Overall, Hamlet and Fortinbras are foils. Both men are sons whose fathers have died. Each wants to avenge his father's death. However, the big difference is that Hamlet is seized by doubt at every turn, questioning whether the ghost is really his father's or something evil, bent on destroying his immortal soul. Therefore, he does not act.
Fortinbras, on the other hand, wages war against Denmark as he tries to take back land that he feels Old Hamlet took from his own father unfairly. However, when he is ordered by his uncle to cease trying to take the land forcibly, he is honorable, bows to his uncle's will, and stops fighting.
To be fair to Hamlet, he does not listen to his uncle, the new king, because he believes Claudius has murdered his father. Fortinbras' uncle is an honorable man, and the throne has come to him honestly upon his brother's death. If he wanted to, Fortinbras could have ignored his uncle (Old Norway) and continued because Hamlet's father killed Fortinbras' father in battle, but Fortinbras takes his uncle's direction.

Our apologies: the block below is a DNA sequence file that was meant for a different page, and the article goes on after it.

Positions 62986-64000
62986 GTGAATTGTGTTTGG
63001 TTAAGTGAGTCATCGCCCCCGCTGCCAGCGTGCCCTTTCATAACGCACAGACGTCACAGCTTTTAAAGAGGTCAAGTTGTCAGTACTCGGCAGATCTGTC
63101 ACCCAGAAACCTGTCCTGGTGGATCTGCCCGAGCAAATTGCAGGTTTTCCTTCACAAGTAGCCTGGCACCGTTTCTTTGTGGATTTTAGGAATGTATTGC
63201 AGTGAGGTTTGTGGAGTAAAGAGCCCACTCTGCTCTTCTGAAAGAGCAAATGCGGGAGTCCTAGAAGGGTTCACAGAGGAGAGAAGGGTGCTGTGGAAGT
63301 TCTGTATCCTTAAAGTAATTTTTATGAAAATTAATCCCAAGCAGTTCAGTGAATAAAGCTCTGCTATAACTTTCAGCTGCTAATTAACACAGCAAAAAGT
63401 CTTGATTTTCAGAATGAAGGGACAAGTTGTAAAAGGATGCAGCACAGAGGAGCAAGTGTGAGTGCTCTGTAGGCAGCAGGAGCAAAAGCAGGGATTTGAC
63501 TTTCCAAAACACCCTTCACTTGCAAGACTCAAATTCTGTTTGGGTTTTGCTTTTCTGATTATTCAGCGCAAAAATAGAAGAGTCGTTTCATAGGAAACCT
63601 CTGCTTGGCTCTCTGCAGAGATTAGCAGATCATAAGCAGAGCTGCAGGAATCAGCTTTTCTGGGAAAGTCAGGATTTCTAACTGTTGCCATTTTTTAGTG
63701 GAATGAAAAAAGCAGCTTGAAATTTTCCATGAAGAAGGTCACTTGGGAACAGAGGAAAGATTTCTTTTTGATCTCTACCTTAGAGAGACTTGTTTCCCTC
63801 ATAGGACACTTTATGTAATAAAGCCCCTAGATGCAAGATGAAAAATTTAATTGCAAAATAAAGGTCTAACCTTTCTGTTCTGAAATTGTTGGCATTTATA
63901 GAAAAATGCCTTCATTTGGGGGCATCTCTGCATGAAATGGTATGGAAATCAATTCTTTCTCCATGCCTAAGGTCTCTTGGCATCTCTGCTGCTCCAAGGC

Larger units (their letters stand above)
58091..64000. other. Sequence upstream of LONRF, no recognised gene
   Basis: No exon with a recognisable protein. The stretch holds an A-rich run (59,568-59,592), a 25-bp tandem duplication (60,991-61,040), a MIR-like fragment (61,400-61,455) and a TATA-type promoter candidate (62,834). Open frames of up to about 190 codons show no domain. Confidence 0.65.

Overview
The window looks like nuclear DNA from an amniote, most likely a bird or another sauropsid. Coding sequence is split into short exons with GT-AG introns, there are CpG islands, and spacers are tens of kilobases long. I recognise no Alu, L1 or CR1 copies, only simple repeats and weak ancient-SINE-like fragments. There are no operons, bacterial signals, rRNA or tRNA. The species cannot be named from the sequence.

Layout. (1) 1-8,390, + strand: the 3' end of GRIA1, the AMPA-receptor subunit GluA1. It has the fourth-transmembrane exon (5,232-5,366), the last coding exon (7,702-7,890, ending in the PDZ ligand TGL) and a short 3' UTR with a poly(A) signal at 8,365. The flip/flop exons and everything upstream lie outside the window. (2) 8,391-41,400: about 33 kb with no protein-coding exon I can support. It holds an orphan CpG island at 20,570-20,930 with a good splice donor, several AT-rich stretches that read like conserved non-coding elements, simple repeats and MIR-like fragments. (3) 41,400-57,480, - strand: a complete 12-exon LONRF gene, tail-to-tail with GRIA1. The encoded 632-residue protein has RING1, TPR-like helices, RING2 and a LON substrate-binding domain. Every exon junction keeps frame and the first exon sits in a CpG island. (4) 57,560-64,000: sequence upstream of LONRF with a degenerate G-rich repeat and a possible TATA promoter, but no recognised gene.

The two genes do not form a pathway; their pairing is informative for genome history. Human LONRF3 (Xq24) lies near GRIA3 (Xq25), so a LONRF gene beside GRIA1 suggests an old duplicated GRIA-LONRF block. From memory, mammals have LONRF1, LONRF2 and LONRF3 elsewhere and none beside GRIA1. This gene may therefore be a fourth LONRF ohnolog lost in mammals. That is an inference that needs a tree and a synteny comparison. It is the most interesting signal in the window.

In addition, Claudius has married Hamlet's mother (which Elizabethans would have seen as incest), and he has done so too soon after Old Hamlet's death (primarily to solidify his place on the throne, though he also seems genuinely attracted to Gertrude), and Hamlet has nothing but disdain for his uncle/stepfather and his mother Gertrude.
Specifically in Act IV, scene iv, a chance meeting between Hamlet and Fortinbras's army gives Hamlet pause for reflection:
Hamlet and Fortinbras' captain discuss the goals of Fortinbras' army. The captain tells Hamlet that they are making war to reclaim a small piece of land, which is not actually worth much. Hamlet is stunned that Fortinbras is willing to risk so many men's lives over something that matters so little. He compares this to his own inability to kill Claudius, despite the fact that his father has been murdered and his mother seduced. He decides to start acting on his vengeful feelings.